Contact US

The Brockwood Observer

A winter’s morning at Brockwood. Photograph by Duncan Toms.

Brockwood Park School Bramdean, Hants. SO24 0LQ, UK Telephone: +44 (0) 1962 771 744 Fax: +44 (0) 1962 771 875 Email: Website: Blog: YouTube: Website: www.jkrishnamur Observer Team: Bill Taylor, Bailey Jacobs, Petter Goldstine, Ray McCoy, Trevor Pember ton © 2013 Krishnamur ti Foundation Trust Limited

Issue 42, Autumn/Winter 2013

The Brockwood Observer


The Vir tues of Not Knowing Co-Principal Gopal Krishnamurthy describes the Brockwood summer conference.

When learning, teaching and schools are so resolutely set

up to demonstrate what we already know, not knowing is rarely explored. Though this may seem scary, nonetheless it is a crucial beginning for living a life of wonder. Can parents, teachers and children ignite and nurture this sense of wonder in themselves and with each other or must wonder inevitably be extinguished by the excesses of knowledge and experience?

During the three days of the conference, participants delved into questions about the nature of learning and teaching, and also watched learning unfold in several minds-on and hands-on demonstrations. We had a full house, exploring the nature of learning with a participating audience of more than fifty people including our own staff and teachers from other schools in Europe. The conference also highlighted questions that are unfolding this year at Brockwood regarding the nature of learning and teaching. One provocative question that we continue to grapple with is: What on earth is teaching if telling students what you already know does not seem to help their learning?

Photograph by Bill Taylor

It is with these concerns and questions that we began this year with an educational conference on When is Teaching? Getting In or Out of the Way at the Right Time, with emeritus Harvard University Professor of the Graduate School of Education, Eleanor Duckworth. In her classic book, The Having of Wonderful Ideas, Duckworth suggests that, ‘The virtues involved in not knowing are the ones that really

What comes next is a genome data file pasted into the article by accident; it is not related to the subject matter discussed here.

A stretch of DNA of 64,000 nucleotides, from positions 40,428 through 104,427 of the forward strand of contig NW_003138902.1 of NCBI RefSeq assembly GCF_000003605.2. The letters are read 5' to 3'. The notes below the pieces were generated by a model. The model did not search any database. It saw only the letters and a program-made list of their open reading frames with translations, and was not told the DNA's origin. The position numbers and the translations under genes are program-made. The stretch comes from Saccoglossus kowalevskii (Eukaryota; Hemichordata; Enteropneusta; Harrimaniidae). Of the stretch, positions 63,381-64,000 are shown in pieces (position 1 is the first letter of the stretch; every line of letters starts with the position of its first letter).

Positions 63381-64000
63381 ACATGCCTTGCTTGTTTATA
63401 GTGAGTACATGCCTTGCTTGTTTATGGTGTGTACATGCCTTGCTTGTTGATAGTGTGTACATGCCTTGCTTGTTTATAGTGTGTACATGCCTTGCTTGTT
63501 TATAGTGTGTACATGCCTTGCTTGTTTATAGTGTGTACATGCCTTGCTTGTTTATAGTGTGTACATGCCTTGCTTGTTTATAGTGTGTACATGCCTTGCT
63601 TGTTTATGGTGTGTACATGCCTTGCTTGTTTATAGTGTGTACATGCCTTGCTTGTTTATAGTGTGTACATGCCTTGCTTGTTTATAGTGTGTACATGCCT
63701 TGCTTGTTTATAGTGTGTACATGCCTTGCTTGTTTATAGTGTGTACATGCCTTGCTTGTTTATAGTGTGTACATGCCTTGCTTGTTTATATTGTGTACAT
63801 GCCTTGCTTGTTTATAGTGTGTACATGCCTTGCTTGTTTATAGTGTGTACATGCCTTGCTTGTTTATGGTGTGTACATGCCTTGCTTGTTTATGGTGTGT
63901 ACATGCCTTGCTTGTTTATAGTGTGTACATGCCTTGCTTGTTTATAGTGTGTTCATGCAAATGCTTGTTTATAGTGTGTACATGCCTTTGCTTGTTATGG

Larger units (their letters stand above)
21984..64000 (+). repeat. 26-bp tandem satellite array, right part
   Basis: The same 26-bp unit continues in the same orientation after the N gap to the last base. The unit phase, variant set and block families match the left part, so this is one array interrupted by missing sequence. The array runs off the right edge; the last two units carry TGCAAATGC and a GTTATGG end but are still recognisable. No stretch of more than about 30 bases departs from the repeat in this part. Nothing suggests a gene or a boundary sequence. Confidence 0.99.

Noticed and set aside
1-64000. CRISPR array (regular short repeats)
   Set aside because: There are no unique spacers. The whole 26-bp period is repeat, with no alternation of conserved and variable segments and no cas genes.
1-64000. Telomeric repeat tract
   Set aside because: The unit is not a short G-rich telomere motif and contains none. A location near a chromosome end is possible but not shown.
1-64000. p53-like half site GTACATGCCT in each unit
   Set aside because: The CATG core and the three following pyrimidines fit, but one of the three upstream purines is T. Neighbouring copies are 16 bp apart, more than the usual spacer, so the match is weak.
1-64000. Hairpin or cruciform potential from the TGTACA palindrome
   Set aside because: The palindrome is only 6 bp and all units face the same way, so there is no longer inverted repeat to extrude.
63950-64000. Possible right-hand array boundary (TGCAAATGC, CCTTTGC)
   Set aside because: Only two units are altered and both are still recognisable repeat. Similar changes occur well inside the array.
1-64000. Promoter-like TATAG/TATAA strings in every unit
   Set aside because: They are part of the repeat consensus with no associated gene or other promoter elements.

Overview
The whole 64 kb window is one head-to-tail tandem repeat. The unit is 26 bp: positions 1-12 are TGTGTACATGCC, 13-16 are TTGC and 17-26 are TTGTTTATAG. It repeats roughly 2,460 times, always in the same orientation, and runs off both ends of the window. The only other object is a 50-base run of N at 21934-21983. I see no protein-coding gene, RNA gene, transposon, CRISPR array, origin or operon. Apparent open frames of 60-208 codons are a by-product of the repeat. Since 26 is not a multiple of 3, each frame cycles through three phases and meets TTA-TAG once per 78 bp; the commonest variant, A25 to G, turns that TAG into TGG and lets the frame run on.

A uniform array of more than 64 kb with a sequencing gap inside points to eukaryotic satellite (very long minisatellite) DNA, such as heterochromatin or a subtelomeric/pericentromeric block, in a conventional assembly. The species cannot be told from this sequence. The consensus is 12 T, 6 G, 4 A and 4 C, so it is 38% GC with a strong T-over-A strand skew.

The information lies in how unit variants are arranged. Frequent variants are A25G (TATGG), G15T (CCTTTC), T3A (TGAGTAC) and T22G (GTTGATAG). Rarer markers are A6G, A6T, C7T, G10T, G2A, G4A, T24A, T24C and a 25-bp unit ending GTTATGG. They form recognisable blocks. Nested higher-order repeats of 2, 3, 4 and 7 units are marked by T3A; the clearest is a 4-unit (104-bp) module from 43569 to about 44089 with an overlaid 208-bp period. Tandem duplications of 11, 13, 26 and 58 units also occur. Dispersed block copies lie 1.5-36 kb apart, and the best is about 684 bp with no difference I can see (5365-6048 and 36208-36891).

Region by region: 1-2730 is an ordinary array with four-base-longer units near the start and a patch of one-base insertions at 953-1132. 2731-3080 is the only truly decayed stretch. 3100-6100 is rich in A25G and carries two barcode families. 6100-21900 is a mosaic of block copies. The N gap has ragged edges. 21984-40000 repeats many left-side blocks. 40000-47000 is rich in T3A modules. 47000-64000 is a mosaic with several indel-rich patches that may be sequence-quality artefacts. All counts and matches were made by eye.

count in the long run. What you do about what you don’t know is, in the final analysis, what determines what you will know.’

Eleanor Duckworth working with two young pupils during the Conference.

A Revolution in Consciousness In October, Brockwood Park Co-Principal, Gopal Krishnamurthy, gave

a talk at a one-day conference on the “Evolution of Consciousness”, in Paris, at the Sorbonne. The presenters included Pierre Rabhi (a renowned farmer, writer and environmentalist) and Antonella Verdiani (author, educator and a parent of a Brockwood student). Gopal’s talk focused on education and the need for a “Revolution in Consciousness”. The talk ended with a quotation from K’s “Truth is a Pathless Land” speech. Approximately 500 people attended the talk. Many were interested in Brockwood and others expressed a wish to start their own school in France.

Gopal Krishnamurthy (with microphone) at the Sorbonne conference


The Brockwood Observer

Issue 42, Autumn/Winter 2013

STUDENT LIFE Where Are They All From?

As you can see from the following tables, this year there are 22 nationalities represented amongst the student body making for a great international mix in a small school.

By Nationality

Student Age Distribution

Student Gender Distribution Top Photo Students tackle a problem together in one of the newly refurbished Garden Classrooms

Bottom Photo Students and Staff in the first week of school play a game on the South Lawn Tables & Charts by Vijay Raghavendran Photographs by Bill Taylor

Issue 42, Autumn/Winter 2013

The Brockwood Observer


The Meaning of WYSE by Harald Sydenham


caught each other’s eye from either side of the platform. It made sense that we did. We were in the middle of nowhere, more specifically, Kiyosato, the centre of Japan, a setting brimming with natural beauty: impressive mountains, mysteriously inviting forests, and charming streams. We were both inevitably headed for the same place, albeit with different personal goals in mind; goals close to our hearts and which had been moulded by our journeys—the venue of the WYSE (World Youth Service Enterprise) International Leadership Programme.

based on our guiding principles or values. This was equally about learning to follow as much as lead and about taking responsibility for issues we see in the world close to us, using the resources both in and around us to change them—leading ourselves first. We tried to reach this idea and work with it through different methods, exploring ourselves for the first half of the programme, and then, in the second half, focusing more on how to put into action what we wanted to do.